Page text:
Obtaining locally grown organic produce and vegetables is a great way to improve our chances of getting adequate nutrition. When a vegetable is harvested at the peak of its intended season, the nutritional content is at its highest. Due to loss time of transport and temperature exposure, the products available in stores is already vulnerable to nutritional loss. Other aspects to consider are:

    • You are supporting your farm community of local growers.


    • Seasonal vegetables provided at local farmer’s markets are often lower in price than commercial grocery stores. 


    • You might find an exciting mix of produce varieties not available in market places. 


    • You are assisting environmental concerns by the reduction of carbon dioxide emissions and packaging.


    Four of the Most Nutrient Dense Foods Available

    Kale. Often referred to as a nutritional powerhouse, it contains high amounts of calcium, Vitamin K, anti-oxidants and Chlorophyll. It assists in keeping blood pressure low, helps maintain hair, skin and bones. 

    Blueberries. Low in calories and packed with fiber and antioxidants, this delicious fruit helps reduce DNA damage. 

    Wild Salmon. Packed with Omega 3 fatty acids, this wonderful tasting fish is an excellent source of B vitamins and helps to fight inflammation.

    Spinach. This leafy green is low in calories and rich in antioxidants and vitamins. For the win it is super-easy to add to salads and smoothies or is tasty by itself lightly steamed.

    Four of the Most Commonly Eaten Unhealthy Foods – The Answers May Surprise You! 

    Low-Fat Yogurt. Contrary to popular belief, many yogurts contain high amounts of sugar, high fructose corn syrups. Plus, many don’t contain the beneficial live bacteria’s (probiotics) that make them a healthy food option. The key here is to read labels. 

    Charred Meats (Meats cooked with High Heat). Meats that are cooked with high heat form something called HCA’s and PCA’s. The concern is for cancer. In animal trials run by the American Cancer Institute, these chemicals caused cancer of various forms (colorectal, prostrate, pancreatic); so medical experts warn against over cooking foods to avoid production of these chemicals.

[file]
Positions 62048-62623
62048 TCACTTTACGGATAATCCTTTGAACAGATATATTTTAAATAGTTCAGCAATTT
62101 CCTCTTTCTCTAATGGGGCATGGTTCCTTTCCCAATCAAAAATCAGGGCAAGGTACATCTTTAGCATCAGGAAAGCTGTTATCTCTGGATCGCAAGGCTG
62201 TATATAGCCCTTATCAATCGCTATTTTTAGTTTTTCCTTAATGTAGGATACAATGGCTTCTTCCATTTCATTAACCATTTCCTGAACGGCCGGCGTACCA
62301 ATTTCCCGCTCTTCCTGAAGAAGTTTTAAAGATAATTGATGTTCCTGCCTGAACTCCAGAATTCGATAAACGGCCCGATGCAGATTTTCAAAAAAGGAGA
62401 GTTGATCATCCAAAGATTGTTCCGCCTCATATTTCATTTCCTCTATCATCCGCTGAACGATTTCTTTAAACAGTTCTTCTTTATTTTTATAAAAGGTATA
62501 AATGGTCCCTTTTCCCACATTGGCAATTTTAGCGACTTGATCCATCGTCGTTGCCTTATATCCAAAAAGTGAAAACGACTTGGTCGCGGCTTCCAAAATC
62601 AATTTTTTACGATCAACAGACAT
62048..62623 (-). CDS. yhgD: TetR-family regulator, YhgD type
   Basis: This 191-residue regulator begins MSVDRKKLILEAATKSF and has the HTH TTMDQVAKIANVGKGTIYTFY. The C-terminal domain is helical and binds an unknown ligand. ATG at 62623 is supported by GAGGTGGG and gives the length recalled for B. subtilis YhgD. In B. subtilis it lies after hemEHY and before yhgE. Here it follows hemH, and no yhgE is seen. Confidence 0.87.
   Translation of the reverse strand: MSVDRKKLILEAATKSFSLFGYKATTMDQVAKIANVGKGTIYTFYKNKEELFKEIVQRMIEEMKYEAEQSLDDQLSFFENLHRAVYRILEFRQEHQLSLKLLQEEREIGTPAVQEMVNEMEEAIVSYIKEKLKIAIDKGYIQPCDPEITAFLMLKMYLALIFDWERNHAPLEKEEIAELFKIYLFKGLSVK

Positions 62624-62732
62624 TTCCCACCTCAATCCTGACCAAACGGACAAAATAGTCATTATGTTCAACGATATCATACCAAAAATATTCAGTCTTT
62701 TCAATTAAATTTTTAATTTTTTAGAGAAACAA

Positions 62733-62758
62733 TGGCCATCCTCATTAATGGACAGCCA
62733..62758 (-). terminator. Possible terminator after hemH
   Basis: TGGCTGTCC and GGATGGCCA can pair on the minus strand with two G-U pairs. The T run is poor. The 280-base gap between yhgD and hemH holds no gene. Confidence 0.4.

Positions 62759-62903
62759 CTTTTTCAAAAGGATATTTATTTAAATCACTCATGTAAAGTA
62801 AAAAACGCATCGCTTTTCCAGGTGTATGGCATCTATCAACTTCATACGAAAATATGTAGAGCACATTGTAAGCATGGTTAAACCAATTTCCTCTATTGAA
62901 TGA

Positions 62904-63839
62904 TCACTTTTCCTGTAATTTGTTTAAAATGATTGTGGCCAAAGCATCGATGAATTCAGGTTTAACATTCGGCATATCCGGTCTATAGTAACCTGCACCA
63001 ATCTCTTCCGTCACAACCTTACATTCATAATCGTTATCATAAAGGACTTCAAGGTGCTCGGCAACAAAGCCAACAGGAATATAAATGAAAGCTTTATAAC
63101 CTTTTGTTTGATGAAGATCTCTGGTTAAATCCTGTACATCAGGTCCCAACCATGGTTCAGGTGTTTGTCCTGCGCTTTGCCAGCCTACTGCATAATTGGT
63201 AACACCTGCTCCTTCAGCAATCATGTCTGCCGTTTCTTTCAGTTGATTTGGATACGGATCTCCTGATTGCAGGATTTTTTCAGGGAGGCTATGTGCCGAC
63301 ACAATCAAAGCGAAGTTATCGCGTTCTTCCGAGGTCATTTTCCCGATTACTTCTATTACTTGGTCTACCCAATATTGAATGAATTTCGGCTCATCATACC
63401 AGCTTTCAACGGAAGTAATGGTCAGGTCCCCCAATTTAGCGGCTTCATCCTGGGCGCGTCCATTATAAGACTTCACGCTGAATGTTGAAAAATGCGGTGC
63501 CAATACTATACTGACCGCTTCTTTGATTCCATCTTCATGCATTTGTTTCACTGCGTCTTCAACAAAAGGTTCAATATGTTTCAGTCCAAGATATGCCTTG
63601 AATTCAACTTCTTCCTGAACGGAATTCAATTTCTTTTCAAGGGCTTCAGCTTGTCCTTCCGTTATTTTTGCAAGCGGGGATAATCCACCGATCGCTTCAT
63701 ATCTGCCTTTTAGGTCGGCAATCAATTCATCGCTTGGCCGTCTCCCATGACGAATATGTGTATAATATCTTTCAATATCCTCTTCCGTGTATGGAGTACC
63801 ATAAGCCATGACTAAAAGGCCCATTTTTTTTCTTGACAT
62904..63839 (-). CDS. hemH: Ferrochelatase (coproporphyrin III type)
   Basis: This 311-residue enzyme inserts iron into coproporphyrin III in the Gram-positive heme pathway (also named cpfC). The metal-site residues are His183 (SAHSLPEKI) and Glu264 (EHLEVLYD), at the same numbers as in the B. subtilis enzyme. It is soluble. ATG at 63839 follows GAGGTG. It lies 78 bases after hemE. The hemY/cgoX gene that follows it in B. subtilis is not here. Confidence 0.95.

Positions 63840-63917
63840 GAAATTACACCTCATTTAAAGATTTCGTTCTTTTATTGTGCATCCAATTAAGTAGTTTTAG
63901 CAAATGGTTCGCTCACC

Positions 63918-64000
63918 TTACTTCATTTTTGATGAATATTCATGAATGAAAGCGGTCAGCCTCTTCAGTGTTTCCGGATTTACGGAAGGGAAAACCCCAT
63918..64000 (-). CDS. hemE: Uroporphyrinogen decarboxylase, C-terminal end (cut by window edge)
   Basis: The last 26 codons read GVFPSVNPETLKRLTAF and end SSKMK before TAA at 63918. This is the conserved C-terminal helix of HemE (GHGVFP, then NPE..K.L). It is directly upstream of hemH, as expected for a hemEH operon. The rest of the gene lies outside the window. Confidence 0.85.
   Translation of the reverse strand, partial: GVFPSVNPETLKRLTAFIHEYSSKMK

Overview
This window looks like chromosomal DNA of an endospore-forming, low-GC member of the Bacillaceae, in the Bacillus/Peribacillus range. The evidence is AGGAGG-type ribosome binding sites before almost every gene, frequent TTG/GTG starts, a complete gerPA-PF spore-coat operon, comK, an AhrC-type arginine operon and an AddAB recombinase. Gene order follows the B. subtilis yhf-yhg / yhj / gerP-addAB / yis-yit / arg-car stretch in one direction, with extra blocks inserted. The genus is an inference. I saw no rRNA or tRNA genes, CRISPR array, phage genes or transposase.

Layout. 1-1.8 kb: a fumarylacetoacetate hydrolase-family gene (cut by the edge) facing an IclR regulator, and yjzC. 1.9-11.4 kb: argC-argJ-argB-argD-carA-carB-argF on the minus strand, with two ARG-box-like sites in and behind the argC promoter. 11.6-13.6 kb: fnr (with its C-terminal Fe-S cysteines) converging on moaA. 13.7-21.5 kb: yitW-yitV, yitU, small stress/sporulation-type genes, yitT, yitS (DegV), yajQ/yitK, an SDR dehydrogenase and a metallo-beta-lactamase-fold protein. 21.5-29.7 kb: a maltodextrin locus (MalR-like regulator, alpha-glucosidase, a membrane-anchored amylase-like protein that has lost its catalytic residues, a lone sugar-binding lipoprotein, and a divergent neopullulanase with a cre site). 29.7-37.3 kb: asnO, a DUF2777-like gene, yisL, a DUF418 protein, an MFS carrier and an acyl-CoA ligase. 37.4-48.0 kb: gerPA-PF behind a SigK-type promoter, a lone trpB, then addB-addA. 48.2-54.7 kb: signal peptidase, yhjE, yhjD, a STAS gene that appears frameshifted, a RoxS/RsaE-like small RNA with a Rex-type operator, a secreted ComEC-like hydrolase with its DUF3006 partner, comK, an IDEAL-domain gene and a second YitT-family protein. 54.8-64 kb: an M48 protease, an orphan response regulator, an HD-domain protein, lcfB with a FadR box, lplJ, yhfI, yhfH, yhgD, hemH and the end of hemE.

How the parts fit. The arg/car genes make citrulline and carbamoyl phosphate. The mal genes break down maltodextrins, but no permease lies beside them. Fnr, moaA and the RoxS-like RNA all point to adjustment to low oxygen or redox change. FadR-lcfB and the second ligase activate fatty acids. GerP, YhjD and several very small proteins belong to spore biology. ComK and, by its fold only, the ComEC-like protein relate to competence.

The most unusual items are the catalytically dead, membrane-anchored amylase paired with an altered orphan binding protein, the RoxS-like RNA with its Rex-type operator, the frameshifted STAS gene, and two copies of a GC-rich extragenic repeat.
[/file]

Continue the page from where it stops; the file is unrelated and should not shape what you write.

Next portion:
Many Common Breakfast Cereals. Many cereals are marketed as healthy choices such as Kelloggs, Smart Start or Life Cinnamon Grain Multi-Cereal but in fact they are very bad for your health because they contain high amounts of refined sugar and not enough fiber to make them healthy choices. More importantly, some contain a carcinogen known as BHT. 

    Bottled Smoothies/Juices. Most popular brands have high amounts of sugar plus they don’t have the fiber that eating the actual fruit has which makes them not as healthy as one might imagine. If you are interested in supplemental juicing for health concerns, look for brands that have no added sugar, more vegetables than fruit, or even better – make your own at home!

    Designing a Nutrient-Rich Diet

    Figuring out what you should eat and how much probably sounds like a daunting task. However, it is not as complicated as it sounds. Determining your daily caloric requirements is pretty simple.

    It takes into consideration some information such as: weight, activity level, age, gender, current health status, and some other details relative to establishing a basic nutritional profile calculation. 

    To aid in calculating, there are many online resources available to help. Visiting your primary physician or dietician is always a wise decision before starting a diet. Getting blood tests might paint a more detailed picture of your current health.